On Friday, the new Kevin Costner movie Draft Day opens nationwide, detailing the front office machinations of fictional general manager Sonny Weaver Jr. as he tries to rebuild the Cleveland Browns.
Well, they say life imitates art. As that film opens, the Browns have some real-life drama of their own to attend to.
Will the Browns match the offer? And more importantly, is Mack (or any center, for that matter) worth the kind of money that's being talked about?
ESPN's Adam Schefter was among the first to report that Mack was not only set to agree to terms with the Jaguars on a long-term deal, but was hopeful that the Browns would choose not to match it, as is their right after hitting Mack with the transition tag:
However, if what Browns owner Jimmy Haslam told Mary Kay Cabot of The Plain Dealer is any indication, he's more than willing to match whatever offer comes up the pipe from Florida:
"We remain optimistic that Alex Mack will be a Cleveland Brown for a long time,'' Haslam said on the "orange carpet'' at the local premiere of Draft Day at Cinemark Valley View theaters. "We want him to be. I think we've made it very clear that he's the kind of person, the kind of player we want in our organization.'
Asked specifically if he'd match any offer the Jaguars concoct, he smiled and said, "We want Alex to be a Cleveland Brown.''
Well OK then. That's that. The Jags will make the offer, the Browns will match it, and life in the NFL will go on.
Except it's not that simple.
Yes, the sorts of "poison pills" that led to the transition tag being mothballed by NFL teams have been outlawed by the new CBA, but as Tony Grossi of ESPN Cleveland points out, Schefter relayed a few ways the Jaguars could get "creative" with an offer sheet:
Schefter speculated the Jags may include language in the deal that gives Mack the chance to opt out after the 2014 season. And it’s possible they would construct the financials in the deal to pay Mack much more than the $10.039 million that was guaranteed in the Browns’ transition tag.
Sure, the Browns have more salary cap space than any team in the NFL. But at some point, the idea of a front-loaded contract with a big guarantee and an opt-out after one year (for a player who has expressed a desire to move on) is apt to make any team a little reticent.
It also begs the question of how much is too much, especially relative to what other top centers around the NFL are making.
|NFL's Highest-Paid Centers 2014|
|Player||Team||Age||Average Salary||2013 PFF Rank|
|Alex Mack||CLE||28||$10.0 million||4|
|Ryan Kalil||CAR||29||$8.2 million||9|
|Nick Mangold||NYJ||30||$7.7 million||19|
|Max Unger||SEA||27||$6.5 million||21|
|Eric Wood||BUF||28||$6.4 million||26|
Yes, Mack's fourth-place ranking among centers last year at Pro Football Focus (subscription required) was tops among the league's five highest-paid centers in average salary this year.
But even at the transition tag amount, Mack's salary would be nearly $2 million more per season than Ryan Kalil of the Carolina Panthers, who ranks second.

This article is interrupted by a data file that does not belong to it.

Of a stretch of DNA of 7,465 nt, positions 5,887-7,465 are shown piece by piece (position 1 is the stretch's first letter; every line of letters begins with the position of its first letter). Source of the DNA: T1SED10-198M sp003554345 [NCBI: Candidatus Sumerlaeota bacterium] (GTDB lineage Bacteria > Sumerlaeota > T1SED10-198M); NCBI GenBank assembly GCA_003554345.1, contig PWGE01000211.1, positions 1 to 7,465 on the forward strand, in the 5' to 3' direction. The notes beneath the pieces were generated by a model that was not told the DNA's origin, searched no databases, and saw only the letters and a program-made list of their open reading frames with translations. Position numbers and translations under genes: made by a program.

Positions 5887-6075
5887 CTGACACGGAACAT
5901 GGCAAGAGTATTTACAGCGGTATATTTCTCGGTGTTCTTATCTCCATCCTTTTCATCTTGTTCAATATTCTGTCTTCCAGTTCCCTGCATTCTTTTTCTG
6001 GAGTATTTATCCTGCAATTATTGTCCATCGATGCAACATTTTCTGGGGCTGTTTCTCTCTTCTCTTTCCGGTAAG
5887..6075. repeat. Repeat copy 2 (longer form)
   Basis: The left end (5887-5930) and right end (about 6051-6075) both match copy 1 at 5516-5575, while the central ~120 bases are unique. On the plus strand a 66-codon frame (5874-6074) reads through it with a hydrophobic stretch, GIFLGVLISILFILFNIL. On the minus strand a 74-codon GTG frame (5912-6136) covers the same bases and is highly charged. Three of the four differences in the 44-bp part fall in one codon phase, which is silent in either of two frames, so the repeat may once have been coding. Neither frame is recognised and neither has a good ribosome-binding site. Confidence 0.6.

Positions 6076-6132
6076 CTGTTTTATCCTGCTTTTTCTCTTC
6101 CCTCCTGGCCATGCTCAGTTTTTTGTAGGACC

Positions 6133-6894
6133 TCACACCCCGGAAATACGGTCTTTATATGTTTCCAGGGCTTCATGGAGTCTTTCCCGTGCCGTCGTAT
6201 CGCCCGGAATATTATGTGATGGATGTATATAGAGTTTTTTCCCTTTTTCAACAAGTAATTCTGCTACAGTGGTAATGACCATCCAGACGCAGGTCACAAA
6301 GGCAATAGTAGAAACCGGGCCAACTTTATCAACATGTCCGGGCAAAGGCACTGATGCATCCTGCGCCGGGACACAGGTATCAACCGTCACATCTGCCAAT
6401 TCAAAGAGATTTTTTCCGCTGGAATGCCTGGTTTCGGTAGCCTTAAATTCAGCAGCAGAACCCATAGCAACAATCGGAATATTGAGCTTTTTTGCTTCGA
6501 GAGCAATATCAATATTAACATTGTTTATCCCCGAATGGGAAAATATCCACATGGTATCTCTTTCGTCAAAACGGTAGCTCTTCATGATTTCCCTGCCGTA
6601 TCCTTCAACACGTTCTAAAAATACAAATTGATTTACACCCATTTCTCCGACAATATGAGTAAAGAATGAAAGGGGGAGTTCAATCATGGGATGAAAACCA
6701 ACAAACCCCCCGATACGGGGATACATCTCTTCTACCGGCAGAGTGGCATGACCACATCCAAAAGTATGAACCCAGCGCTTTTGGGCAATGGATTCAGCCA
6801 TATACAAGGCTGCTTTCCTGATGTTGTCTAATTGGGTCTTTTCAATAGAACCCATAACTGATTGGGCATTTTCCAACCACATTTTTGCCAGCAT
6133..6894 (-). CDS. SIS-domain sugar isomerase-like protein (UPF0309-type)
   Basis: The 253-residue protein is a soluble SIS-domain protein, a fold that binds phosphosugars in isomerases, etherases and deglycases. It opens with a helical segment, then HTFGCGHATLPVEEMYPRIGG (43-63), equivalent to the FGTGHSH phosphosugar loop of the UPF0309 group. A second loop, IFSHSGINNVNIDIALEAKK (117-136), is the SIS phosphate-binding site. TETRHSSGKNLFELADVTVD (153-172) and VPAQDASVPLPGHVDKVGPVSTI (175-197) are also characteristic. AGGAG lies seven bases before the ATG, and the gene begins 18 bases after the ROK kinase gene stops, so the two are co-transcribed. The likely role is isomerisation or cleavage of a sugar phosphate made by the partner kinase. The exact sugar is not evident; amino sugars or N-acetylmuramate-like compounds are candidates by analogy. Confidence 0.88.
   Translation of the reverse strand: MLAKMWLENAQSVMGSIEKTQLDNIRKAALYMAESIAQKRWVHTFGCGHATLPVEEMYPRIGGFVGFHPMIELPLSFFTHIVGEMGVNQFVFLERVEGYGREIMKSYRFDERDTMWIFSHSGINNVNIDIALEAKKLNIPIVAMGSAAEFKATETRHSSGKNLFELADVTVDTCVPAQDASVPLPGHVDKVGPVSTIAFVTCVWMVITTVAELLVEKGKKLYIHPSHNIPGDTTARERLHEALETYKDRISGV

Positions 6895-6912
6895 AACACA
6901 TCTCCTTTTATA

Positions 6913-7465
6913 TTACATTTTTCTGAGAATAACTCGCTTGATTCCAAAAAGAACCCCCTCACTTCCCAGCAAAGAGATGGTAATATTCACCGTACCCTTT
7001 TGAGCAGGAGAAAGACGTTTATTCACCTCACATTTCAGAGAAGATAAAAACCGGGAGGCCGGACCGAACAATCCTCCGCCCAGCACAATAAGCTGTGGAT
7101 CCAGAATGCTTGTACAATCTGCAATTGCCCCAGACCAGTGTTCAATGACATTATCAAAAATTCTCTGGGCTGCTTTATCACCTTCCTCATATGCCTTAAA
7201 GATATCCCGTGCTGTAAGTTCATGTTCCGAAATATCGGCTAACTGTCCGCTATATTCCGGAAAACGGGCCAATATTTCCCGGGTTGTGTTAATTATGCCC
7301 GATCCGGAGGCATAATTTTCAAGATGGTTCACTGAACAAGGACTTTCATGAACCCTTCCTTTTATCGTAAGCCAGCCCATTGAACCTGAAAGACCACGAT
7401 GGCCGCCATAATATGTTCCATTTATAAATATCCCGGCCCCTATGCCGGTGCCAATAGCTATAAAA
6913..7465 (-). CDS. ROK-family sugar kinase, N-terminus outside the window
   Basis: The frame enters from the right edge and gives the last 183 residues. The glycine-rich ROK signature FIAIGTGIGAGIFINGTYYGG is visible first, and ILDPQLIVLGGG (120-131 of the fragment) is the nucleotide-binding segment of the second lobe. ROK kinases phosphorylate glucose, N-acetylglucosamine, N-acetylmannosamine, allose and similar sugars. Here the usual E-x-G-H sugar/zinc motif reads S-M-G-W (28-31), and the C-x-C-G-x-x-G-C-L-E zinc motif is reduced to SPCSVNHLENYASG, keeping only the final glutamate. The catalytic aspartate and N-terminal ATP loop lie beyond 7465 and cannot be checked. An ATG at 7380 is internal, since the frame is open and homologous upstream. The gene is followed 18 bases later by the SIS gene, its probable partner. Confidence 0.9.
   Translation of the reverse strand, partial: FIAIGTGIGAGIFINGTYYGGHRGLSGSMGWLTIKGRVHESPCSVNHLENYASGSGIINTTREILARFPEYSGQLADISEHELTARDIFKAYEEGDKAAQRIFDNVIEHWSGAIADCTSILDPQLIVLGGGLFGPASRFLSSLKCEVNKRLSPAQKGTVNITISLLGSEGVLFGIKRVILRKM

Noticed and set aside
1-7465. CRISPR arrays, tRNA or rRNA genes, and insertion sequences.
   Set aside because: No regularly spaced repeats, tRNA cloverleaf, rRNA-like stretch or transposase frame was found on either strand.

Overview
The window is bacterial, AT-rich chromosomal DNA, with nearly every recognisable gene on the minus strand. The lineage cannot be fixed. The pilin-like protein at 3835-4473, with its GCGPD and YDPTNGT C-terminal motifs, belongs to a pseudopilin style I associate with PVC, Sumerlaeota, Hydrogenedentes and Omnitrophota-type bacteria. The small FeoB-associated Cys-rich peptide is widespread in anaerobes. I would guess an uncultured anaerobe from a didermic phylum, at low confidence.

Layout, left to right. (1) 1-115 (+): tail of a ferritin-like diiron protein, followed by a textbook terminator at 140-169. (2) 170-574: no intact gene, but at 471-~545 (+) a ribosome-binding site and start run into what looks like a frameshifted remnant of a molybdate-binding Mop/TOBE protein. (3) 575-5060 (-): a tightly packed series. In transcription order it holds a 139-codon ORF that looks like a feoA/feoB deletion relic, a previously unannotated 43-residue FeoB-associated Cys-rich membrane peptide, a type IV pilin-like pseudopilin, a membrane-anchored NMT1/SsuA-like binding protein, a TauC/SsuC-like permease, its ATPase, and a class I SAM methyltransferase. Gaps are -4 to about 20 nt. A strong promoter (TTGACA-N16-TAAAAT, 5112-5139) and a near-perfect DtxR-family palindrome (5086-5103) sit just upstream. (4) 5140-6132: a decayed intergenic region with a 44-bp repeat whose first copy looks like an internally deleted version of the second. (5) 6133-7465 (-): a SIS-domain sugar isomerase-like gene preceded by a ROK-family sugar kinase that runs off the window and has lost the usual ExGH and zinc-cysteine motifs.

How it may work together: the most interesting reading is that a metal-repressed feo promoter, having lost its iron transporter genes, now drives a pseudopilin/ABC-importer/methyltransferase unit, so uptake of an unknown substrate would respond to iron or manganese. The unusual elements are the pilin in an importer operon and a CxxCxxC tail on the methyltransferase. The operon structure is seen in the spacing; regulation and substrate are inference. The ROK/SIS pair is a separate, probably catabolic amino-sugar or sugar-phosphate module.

The disparity becomes even more alarming when you look at another top-five center at PFF last year who just signed a contract extension.
|Jason Kelce vs. Alex Mack PFF 2013|
|Kelce||$6.3M||18.9 (1)||2.6 (13)||11.8 (3)||3||1||8|
|Mack||$10M||17.8 (4)||5.9 (5)||10.0 (5)||2||5||18|
|Pro Football Focus|
Not only was Jason Kelce of the Philadelphia Eagles ranked higher than Mack a year ago, but at 26, Kelce is two years younger. He's also set to make nearly $4 million less in average salary in 2014 after inking a six-year extension in February.
From glancing at those numbers, a pretty strong argument can be made that no center, even one as good as Mack, is worth anywhere near $10 million a season.
Unless, of course, you're the Browns or the Jaguars.
The Jags and Browns are two of the most talent-deficient teams in the National Football League. Both are flush with salary-cap space. Both will also likely be breaking in shiny new quarterbacks in 2014.
It would be nice if said shiny new quarterback wasn't broken in half in his first month of games, and a veteran center of Mack's caliber could only aid that young signal-caller's development. They are, after all, the only players on offense who touch the ball on every snap.
And make no mistake, Mack is very good at what he does.
|Alex Mack Career PFF Stats|
|2010||9.2 (9)||2.5 (7)||5.8 (11)||2||2||9|
|2011||8.7 (10)||5.2 (11)||0.6 (17)||4||2||8|
|2012||14.9 (9)||5.1 (9)||14.1 (6)||3||2||8|
|2013||17.8 (4)||5.9 (5)||10.0 (5)||2||5||18|
|Pro Football Focus|
Two of Mack's four NFL seasons have ended with a trip to the Pro Bowl. In each of those four campaigns, Mack has ranked as a top-10 center at PFF.
Bleacher Report NFL National Lead Writer Matt Miller went PFF one better, ranking Mack as the league's top center as part of his annual 'NFL 1,000' series:
Mack’s placement atop the list of NFL centers is because of his balance as a player. No matter the down, distance or situation, he excels as a blocker. That ability to dominate the defense on every type of play has huge value.
Also, as Field Yates of ESPN.com tweeted, players just don't get any more durable than Mack has been to this point:
Huge value indeed, especially to a team preparing to groom the young quarterback they hope will lead the team out of the dank, dark basement and into the light.
And that's the thing. Some NFL teams may find the idea of Mack making $10 million a year (and the effect it will have on the salaries of other centers looking to strike it rich), as absolute madness.
However, Mack's value, like everything else in life, is relative.
And for the Jaguars (who just lost long-time center Brad Meester to retirement) or the Browns (who got themselves into this mess by not just using the franchise tag on Mack), teams with a desperate need for talent and money to burn, there's a method to the madness.
Either way, Mack's getting his. It's just a matter of where.